Anthony Jeselnik on his jerk persona, Comedy Central roasts, and why he likes hecklers
In his comedy act, Anthony Jeselnik plays the asshole, cracking dark, arrogant, and hilarious one-liners. The persona has gotten him far; Jeselnik is now a prominent figure on Comedy Central's roasts, has a successful stand-up career, and is in development for a television show on the same network. Jeselnik will be appearing seven times at Comedy Works Downtown starting tonight and running through Sunday. We spoke with the surprisingly thoughtful comedian about how his comedy is never autobiographical, ex-girlfriend Amy Schumer, why he likes hecklers, and much more.
Westword: Your comedy persona is kind of an arrogant jerk. How did that come about and does it have anything to do with the way you are in real life?
Anthony Jeselnik: No, it kind of evolved from being the opposite of that in real life. I wasn't an arrogant jerk. I thought it was a funny character; if I was a nice guy, it's hard to then make a joke about abortion. If I played an arrogant jerk the whole way, it really opened up what I could get away with in general, which I really liked.
What attracts you about making jokes that offend people and make them laugh at horrible things?
Well I think it just puts more on the line, you know what I mean? There's more of a tension there if you're talking about rape than if you're talking about why people drink apple juice. Like, who gives a shit about things that everyone does? I wanted to joke about things that were universal but that everyone was kind of scared of. It's still just as universal to talk about death and things that creep people out, like, everyone has to deal with that. Everyone knows what you're talking about, but it just seemed like it meant more.
You get accused of being all sorts of things: misogynistic, racist, etc. How do you feel about that?
If people misunderstand, then I don't feel like I have to defend myself to things like that. But I don't feel like I'm misogynistic at all as a person or even in my act. It's almost like if you say something about black people, like if you even say the words "black people," people are like "Ooh, he's racist." Whereas, no, I'm just talking about black people. So if I'm making a joke about, like, a lot of my jokes, the victim in the jokes is my girlfriend. People are like, "Oh, that's misogynistic." I don't think so, because I just feel like it's like the person that you should be the nicest to and the person that you should be loving, and so being mean to them, there's a lot more comedy there than if you're being mean to just a stranger.
Do you get a lot of hecklers?
I hate saying this, but I kind of like them a little bit. Like, I have no problem handling anyone or anything, unless they're too drunk where they just keep on talking. But I kind of like it. I like, you know, trashing someone. And I'm really good at it and I think it's fun for the show because these are jokes for this crowd only. And people always respond well to that. It's always drunk people; anyone who gets mad kind of keeps their mouth shut until they're too wasted and they think they can take me on. But I welcome it. You know, come on and take a shot at the champ.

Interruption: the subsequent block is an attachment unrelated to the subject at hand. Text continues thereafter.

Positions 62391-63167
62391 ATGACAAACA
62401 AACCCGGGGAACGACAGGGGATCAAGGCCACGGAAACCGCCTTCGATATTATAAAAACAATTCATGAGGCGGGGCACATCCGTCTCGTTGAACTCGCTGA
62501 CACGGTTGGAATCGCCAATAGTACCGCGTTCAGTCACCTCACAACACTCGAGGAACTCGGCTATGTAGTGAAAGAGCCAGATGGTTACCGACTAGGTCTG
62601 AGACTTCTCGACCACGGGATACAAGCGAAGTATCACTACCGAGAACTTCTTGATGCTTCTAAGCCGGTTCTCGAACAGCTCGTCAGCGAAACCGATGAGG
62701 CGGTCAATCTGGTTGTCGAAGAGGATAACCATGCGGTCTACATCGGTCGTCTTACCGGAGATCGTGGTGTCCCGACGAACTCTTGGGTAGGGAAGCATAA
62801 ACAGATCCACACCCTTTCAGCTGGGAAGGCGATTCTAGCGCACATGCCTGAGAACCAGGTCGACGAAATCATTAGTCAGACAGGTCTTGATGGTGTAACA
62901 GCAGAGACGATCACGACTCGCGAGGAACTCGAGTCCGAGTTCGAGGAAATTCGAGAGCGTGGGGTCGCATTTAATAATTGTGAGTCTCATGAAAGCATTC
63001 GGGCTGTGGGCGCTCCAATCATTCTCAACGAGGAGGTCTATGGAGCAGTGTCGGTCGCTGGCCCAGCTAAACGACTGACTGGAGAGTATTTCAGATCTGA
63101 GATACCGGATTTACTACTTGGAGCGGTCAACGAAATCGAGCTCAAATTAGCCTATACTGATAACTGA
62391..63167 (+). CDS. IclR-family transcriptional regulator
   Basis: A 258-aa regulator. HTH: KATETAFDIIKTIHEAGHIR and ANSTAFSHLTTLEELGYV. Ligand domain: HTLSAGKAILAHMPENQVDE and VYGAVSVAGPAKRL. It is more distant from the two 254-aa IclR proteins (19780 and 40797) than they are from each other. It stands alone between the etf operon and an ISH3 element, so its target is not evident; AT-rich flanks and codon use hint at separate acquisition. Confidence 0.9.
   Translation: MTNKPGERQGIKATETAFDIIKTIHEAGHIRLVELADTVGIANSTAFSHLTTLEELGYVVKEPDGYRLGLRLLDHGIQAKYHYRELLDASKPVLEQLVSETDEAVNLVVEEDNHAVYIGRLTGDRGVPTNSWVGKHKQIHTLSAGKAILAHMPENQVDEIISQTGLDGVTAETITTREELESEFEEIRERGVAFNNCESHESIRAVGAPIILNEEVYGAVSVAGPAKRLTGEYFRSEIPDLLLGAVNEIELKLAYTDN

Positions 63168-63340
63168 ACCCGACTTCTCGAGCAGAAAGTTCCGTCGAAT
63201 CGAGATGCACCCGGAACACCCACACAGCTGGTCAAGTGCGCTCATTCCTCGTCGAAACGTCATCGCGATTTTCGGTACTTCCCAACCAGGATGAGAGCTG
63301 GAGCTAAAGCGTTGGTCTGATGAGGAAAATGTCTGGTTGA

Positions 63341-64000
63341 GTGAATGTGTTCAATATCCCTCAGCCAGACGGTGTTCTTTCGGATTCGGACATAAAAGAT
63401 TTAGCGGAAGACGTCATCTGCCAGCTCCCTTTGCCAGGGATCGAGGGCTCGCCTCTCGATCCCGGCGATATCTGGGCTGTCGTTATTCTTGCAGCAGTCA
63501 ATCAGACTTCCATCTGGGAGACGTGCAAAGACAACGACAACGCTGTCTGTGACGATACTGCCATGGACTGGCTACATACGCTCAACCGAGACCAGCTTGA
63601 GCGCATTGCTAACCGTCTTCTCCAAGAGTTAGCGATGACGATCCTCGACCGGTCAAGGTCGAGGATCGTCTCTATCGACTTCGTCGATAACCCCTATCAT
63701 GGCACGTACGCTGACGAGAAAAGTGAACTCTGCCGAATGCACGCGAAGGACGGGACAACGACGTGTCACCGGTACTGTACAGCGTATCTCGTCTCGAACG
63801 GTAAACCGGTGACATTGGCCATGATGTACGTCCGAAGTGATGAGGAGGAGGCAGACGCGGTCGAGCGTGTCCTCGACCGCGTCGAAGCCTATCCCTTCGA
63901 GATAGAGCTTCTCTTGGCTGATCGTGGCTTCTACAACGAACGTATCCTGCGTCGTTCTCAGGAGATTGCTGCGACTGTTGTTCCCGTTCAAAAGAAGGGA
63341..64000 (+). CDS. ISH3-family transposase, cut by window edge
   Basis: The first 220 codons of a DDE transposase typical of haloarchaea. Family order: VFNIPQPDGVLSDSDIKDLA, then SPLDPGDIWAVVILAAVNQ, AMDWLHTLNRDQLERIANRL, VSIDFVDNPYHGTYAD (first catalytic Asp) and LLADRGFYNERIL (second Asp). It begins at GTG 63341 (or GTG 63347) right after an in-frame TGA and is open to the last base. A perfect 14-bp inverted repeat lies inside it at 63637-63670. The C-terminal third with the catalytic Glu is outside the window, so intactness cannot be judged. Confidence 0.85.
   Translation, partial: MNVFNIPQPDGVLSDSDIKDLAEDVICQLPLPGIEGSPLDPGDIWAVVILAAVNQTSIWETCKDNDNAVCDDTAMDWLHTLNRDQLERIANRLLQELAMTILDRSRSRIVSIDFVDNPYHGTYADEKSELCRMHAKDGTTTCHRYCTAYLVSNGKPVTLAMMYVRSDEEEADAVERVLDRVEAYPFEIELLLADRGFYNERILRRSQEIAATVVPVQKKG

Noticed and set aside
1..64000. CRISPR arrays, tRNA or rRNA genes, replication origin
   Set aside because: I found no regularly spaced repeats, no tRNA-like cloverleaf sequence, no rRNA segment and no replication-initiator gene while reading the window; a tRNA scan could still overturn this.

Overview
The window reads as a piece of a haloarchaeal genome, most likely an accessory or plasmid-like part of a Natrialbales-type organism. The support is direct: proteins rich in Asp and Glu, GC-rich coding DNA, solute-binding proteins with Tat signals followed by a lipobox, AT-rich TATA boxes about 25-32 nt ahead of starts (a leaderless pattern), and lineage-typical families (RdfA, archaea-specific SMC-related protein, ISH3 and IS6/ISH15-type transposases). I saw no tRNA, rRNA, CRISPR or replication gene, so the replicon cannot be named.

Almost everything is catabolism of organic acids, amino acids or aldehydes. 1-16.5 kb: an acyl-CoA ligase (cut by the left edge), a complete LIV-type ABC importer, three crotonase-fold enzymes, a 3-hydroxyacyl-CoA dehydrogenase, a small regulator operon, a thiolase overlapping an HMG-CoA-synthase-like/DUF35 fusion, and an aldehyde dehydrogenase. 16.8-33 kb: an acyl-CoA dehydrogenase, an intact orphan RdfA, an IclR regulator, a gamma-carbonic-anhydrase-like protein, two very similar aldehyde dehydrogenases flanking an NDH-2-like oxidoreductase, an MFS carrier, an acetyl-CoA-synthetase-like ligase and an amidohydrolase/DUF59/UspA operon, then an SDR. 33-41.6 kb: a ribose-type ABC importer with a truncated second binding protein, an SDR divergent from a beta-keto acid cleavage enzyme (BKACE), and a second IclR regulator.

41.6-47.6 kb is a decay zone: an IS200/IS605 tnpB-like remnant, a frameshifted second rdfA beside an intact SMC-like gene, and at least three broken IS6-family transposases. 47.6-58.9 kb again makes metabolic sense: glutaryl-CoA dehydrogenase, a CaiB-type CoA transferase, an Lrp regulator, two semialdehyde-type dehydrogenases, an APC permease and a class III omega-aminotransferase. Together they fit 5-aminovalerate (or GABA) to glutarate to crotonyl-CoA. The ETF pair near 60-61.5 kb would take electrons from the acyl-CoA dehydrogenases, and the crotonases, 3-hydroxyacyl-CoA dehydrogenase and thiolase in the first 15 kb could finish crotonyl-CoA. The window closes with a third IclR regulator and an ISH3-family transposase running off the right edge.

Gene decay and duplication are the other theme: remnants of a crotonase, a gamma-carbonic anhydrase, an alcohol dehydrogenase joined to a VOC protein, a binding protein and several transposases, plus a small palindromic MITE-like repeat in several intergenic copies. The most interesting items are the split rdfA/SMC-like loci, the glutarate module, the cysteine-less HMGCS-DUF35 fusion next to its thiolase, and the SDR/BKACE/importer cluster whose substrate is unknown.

What do you think that is? Why do people feel the need to yell out stuff during comedy shows?
I think it's like an ego thing, I feel like they get excited about it, they feel like they're helping me. If someone yells something during a show, they will always come up and tell me that they were the person who did it. Even if it was like, clearly I'm furious at them. Someone will be like "Pittsburgh sucks" at the end of a show because they think the show's almost over and now they can get their licks in, and I'm like, "What you're saying doesn't make sense and I've got to wrap up my last joke anyway so you're just kind of getting in my way." And they'll come up and be like "I was the guy who said that." And I'm like "You are an idiot." I have zero tolerance for that, because I would never do that at a show. I have zero empathy, so I have no problem just being as mean as possible.
Do you feel your stand-up comes from being amused by audience's reactions to what you're saying?
Sure, I think it's ridiculous that anyone thinks that I should have to defend myself against certain things. People will be like, "You're mean." But I could not be less mean. Literally what I do is make up a person, like totally make up a person, and I don't even give them a name. There's no face to it, there's no reason anyone should get upset, and then I make up something awful that I do to them. I just can't believe that people would think that I'm being a jerk. Whereas, if I would say "You know, Mariah Carey's a piece of shit," like, no one would ever think I was being mean by saying that. But that's a real person that you're saying that about.
So when you say "my girlfriend," it's not actually your girlfriend, or anyone real.
It couldn't be less my girlfriend. You know, I've dated girls who have loved my comedy and they come out to shows and people are like, "Oh, you're the girlfriend." And they're like "Are you fucking crazy?" Like, no, I would never treat my girlfriend like that, like any of that. I wouldn't date a girl who I looked at in that way, you know?
Do you ever do any comedy that has any relation to your personal life, or is it all made up?
It's all made up. It's all 100% made up. Sometimes something will, like, trigger something, but it's never actually something that happened.